Today, I will visit a talk by Andreas Røhl, Copenhagen’s Bicycle Programme Manager, on “Sticks, Carrots and Tambourines: Actively Learning from Copenhagen’s Transport Successes” at SFU Harbour Centre. As a short preview, I would like to share five insights that I have gained during my visit to Copenhagen 2.5 years ago.
In September 2009, prior to the UN COP15 Climate Change Conference, I traveled to Denmark’s capital together with 89 other climate bloggers from 43 different countries for the launch event of the international climate change blogging competition “TH!NK ABOUT IT“. Despite the short duration of our trip, I could gain many interesting insights from this fascinating city.
First of all, it is exciting to see how cycling has transformed and shaped this city! When arriving at the central rail station, hundreds of bikes demonstrate what a bicycle-friendly urban planning approach can achieve. With a comprehensive approach ranging from safe bike lanes to plenty of bike racks, this paradise for cyclists shows that bikes are not only the best but also a very safe means of transportation in the city. In turn, less car traffic has positive effects on the environment as well as people’s safety, health and quality of life. Moreover, economic and cultural benefits also show that bikes must be a cornerstone of a comprehensive, sustainable urban planning approach!
Secondly, Denmark shows how an ambitious energy policy can look like: Attractive feed-in tariffs for renewable energy, globally known pioneer projects, clear and ambitious climate change goals (“Copenhagen aims to become the first carbon-neutral capital city by 2025”) and massive investments in wind parks and other renewable energy plants are good for the environment, raise public awareness for climate change and create thousands of new green jobs, e.g. at Denmark’s famous wind turbine manufacturer Vestas. So, a good framework for domestic renewable energy investments as well as the export of technology, products and know-how can strengthen the economy!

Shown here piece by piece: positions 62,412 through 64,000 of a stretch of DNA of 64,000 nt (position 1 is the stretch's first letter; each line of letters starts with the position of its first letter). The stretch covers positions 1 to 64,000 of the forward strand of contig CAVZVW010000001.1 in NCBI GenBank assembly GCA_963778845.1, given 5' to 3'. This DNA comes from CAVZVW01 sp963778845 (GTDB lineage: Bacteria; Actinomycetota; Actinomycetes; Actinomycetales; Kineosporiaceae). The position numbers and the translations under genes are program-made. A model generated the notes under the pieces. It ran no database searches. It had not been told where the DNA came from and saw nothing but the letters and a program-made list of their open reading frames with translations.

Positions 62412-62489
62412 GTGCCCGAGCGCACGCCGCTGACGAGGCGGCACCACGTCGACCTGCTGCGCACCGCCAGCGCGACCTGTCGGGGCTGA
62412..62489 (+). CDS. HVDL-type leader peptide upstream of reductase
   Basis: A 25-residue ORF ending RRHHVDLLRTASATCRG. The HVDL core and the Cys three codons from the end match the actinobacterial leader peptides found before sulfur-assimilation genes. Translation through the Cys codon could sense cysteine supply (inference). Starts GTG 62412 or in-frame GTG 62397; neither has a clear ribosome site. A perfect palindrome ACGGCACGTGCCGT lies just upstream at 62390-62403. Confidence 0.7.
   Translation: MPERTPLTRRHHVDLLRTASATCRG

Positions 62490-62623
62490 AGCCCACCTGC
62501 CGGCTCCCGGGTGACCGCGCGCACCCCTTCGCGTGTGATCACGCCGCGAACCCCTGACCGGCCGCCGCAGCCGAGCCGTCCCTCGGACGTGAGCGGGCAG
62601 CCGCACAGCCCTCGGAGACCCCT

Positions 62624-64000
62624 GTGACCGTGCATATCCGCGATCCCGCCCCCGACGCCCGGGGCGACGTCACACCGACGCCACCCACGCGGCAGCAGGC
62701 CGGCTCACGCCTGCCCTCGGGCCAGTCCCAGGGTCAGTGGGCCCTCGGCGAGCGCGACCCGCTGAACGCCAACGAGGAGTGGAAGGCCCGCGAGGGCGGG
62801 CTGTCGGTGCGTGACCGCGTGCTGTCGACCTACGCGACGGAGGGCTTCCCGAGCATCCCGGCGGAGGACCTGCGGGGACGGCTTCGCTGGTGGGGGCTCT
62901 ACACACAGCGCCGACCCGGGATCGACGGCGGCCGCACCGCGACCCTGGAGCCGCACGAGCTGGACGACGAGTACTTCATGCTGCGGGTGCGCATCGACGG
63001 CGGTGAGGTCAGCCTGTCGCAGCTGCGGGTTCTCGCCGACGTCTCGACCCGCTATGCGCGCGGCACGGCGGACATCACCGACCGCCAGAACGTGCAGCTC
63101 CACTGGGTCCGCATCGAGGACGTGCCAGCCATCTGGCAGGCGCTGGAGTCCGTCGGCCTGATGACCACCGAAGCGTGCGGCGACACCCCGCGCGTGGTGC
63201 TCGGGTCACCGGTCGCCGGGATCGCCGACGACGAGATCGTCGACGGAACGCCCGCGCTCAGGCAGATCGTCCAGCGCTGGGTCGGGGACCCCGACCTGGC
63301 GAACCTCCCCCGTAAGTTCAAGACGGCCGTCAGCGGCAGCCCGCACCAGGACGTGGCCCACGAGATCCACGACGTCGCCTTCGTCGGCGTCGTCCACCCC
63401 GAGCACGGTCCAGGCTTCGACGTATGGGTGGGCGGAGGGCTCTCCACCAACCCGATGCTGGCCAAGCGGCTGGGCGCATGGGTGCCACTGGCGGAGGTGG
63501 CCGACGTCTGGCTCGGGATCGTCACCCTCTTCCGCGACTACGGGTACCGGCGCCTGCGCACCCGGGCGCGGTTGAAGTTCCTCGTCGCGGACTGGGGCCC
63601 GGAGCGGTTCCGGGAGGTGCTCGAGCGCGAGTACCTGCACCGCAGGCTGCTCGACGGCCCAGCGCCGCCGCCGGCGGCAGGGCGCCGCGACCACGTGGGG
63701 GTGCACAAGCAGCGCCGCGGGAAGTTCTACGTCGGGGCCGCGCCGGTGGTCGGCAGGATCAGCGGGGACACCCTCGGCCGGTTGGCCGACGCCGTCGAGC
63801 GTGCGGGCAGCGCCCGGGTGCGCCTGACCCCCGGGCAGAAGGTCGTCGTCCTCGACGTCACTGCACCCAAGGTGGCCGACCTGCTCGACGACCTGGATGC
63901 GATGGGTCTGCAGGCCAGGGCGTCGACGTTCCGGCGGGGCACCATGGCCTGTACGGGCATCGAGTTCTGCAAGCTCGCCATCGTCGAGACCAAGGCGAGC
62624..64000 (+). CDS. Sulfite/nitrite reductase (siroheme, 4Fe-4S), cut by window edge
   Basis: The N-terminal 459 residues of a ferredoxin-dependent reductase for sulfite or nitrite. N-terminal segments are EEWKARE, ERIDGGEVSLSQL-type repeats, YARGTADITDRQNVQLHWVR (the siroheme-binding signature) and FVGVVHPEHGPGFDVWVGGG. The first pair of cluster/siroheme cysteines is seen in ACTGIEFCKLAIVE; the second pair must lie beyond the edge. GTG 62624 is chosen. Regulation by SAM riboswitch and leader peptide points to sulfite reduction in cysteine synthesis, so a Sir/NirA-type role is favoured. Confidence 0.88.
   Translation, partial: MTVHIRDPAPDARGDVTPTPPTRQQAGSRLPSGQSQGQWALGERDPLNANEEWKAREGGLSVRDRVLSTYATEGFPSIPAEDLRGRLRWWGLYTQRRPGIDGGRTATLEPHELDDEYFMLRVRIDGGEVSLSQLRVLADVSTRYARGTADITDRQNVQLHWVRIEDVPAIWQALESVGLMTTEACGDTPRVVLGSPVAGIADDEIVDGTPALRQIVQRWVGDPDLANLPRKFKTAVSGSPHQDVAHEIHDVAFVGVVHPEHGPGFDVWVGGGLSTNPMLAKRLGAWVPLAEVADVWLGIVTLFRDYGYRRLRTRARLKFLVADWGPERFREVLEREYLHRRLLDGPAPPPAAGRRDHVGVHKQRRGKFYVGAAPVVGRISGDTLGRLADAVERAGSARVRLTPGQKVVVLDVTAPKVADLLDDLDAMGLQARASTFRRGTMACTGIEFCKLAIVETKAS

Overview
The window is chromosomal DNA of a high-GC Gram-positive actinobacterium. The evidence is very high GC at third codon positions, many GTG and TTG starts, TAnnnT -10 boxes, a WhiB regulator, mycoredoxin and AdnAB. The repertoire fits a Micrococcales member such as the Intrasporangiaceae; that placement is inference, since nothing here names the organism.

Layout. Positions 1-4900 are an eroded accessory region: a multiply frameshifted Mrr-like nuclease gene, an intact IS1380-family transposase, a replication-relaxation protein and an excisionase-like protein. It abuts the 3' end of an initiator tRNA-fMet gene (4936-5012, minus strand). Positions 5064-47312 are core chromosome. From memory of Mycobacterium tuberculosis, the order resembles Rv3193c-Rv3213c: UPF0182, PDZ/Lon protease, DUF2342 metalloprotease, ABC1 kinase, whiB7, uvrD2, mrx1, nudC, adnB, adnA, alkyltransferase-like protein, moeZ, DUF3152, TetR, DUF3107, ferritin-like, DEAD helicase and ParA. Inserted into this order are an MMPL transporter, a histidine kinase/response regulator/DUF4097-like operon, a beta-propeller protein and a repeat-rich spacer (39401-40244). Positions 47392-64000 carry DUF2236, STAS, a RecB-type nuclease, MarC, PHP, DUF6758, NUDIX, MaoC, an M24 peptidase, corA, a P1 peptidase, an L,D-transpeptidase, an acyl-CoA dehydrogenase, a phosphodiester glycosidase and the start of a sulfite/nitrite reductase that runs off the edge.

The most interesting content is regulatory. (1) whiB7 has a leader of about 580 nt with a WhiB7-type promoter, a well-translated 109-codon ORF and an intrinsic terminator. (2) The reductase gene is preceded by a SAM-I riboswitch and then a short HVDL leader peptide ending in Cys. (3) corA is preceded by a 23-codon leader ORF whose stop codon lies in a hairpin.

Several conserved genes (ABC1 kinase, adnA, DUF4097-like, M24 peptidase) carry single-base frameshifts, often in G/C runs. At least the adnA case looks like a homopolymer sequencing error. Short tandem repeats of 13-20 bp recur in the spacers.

Thirdly, people and communities should be able to participate in renewable energy generation, as I have also recently written in this blog on community energy development in BC. In fact, it is good to know that one’s used energy comes from a wind park instead of an oil or gas field. But it even feels better when you can even participate in the economic and environmental success of a wind park! Public participation in renewable energy projects also increases people’s identification with these projects which is especially true for small cities and communities where local renewable energy projects increase energy independence and create local jobs.
Finally, I have also made two policy recommendations which are especially true for Austria but do not play a significant role for Canada: First, I recommended to increase the share of original versions of movies and TV shows instead of German dubbed versions to foster the Austrian population’s English skills. Secondly, I recommended a smoking-ban in all public buildings, including restaurants and bars. Unfortunately, both recommendations haven’t been implemented to date in Austria.
So, let us learn from the good ideas from Copenhagen and other great cities worldwide! We can put energy generation in our own hands, we can tell others the stories of coureagous climate activists and innovative renewable energy pioneers and we can put bicycles at the centre of our cities! I am looking forward to some new exciting insights from Copenhagen at today’s event!